Massachusetts and Illinois Issue New Statewide COVID-19 Collections Guidance

Consumer Finance Litigation

On March 16, 2020, Massachusetts’ Division of Banks, the chartering authority and primary regulator for financial in-state service providers, issued a statement encouraging financial institutions to work with affected customers and communities. Thereafter, Massachusetts Attorney General Maura Healy filed an emergency regulation on March 27, 2020, limiting collections practices during the COVID-19 crisis. Effective immediately and spanning for 90 day or until the conclusion of the declared state of emergency, 940 CMR 35.00 prohibits creditors and debt collectors from engaging in methods of debt collection that can require people to leave their homes or have in-person contact. These prohibited practices include: initiating, filing, or threatening to file any new collection lawsuits, visiting consumers at their homes or places of work, repossessing vehicles, making unsolicited debt collections calls, or garnishing wages, among other protections.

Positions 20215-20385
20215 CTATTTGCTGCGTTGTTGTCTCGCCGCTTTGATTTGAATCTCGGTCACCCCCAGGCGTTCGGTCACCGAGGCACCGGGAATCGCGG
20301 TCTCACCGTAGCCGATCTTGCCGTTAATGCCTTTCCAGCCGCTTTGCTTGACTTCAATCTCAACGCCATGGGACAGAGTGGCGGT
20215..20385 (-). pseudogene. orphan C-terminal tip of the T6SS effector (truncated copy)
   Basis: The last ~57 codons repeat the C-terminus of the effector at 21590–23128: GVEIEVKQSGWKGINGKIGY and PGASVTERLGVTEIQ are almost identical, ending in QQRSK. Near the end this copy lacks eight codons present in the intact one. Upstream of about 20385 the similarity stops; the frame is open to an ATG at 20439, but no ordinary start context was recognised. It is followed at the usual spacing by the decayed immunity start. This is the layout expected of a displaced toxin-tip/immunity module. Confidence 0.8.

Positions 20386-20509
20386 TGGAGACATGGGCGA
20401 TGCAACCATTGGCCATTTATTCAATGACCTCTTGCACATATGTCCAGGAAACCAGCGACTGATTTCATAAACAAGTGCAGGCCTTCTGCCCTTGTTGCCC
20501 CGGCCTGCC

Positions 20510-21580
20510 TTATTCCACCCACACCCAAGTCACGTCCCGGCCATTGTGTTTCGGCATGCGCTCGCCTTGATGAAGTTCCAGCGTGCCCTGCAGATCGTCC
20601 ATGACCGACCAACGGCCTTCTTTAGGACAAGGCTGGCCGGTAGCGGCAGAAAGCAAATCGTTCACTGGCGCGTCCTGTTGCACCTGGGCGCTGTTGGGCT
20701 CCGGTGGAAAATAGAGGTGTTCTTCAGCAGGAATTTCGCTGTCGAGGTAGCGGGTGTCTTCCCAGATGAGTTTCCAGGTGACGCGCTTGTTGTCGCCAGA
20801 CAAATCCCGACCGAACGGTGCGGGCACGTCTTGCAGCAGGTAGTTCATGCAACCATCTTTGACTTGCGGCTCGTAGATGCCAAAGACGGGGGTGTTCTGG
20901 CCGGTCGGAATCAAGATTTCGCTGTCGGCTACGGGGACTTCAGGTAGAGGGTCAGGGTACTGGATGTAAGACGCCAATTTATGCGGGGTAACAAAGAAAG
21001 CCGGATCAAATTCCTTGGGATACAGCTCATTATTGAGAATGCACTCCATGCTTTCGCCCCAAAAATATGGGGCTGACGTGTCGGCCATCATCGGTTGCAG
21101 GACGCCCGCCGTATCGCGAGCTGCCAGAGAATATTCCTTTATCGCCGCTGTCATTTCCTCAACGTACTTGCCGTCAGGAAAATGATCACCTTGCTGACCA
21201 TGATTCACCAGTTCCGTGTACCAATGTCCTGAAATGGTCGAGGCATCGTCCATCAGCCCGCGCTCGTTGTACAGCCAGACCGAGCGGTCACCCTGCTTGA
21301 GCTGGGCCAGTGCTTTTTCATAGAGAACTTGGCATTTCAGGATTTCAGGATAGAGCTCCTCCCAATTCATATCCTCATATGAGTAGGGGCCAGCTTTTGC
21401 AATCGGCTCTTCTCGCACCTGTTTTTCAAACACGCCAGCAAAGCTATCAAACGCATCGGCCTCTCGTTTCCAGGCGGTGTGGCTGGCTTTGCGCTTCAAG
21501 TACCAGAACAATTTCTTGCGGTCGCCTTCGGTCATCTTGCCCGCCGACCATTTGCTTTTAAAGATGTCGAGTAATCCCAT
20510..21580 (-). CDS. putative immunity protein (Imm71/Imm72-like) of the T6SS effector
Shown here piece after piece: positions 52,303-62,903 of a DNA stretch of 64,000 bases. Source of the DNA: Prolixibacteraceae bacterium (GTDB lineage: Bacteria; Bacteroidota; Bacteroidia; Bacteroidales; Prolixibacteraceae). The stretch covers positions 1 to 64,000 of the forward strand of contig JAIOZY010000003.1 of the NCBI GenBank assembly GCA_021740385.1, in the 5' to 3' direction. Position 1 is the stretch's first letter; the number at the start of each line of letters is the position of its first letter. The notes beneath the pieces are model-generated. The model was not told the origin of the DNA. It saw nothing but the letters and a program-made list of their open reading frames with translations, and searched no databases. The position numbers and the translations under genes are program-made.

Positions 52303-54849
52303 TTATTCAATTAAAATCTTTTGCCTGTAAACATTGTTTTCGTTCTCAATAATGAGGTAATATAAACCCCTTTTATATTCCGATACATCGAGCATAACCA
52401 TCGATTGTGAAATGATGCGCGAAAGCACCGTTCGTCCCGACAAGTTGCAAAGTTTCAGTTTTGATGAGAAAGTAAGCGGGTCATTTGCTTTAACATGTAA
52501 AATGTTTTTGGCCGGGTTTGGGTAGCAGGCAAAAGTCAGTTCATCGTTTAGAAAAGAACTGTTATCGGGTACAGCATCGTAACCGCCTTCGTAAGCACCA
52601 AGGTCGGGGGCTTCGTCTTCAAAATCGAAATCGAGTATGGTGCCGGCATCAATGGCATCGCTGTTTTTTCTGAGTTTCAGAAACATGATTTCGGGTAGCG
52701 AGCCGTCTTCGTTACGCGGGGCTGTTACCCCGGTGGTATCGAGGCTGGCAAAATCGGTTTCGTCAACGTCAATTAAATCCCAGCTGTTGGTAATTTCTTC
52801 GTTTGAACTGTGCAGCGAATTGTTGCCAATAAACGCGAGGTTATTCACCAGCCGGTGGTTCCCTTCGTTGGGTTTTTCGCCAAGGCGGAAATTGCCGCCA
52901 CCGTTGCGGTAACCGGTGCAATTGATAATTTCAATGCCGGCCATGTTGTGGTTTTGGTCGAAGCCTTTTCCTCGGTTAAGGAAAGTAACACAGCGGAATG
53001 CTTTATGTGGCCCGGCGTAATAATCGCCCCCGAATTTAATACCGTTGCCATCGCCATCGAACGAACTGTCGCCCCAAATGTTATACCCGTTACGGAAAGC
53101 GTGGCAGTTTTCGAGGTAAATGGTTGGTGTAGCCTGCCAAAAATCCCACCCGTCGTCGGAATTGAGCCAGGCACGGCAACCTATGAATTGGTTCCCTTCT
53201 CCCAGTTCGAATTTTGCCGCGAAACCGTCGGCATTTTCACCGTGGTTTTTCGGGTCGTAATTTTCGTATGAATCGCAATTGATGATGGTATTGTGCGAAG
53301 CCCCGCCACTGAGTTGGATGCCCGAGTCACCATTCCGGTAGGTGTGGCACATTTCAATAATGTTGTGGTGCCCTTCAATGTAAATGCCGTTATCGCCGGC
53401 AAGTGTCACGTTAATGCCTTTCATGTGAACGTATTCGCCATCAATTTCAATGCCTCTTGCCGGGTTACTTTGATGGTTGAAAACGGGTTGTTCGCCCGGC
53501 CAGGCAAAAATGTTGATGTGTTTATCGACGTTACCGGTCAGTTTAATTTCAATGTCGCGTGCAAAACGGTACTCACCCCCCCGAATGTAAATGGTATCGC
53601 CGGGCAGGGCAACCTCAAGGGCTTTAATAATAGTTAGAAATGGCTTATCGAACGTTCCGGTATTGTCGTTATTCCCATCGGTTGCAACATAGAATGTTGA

On March 30, 2020, the Illinois Department of Financial and Professional Regulation – Division of Financial Institutions issued a news release announcing guidance sent to its regulated entities, state banks, credit unions, installment lenders, payday lenders, title loan lenders, sales finance lenders including auto loans, currency exchanges, student loan servicers, mortgage servicers, and collection agencies concerning their lending, servicing, and collection during the COVID-19 pandemic. The guidance encouraged these entities to work with consumers battling financial difficulties in the wake of the COVID-19 outbreak, including suspending collection activities for a period of 60 days. Per Governor J.B. Prizker’s March 20, 2020 Order, debt collection is not listed as an essential business. However, as of April 1, 2020, debt collectors may still continue to operate remotely provided they comply with relevant regulations.


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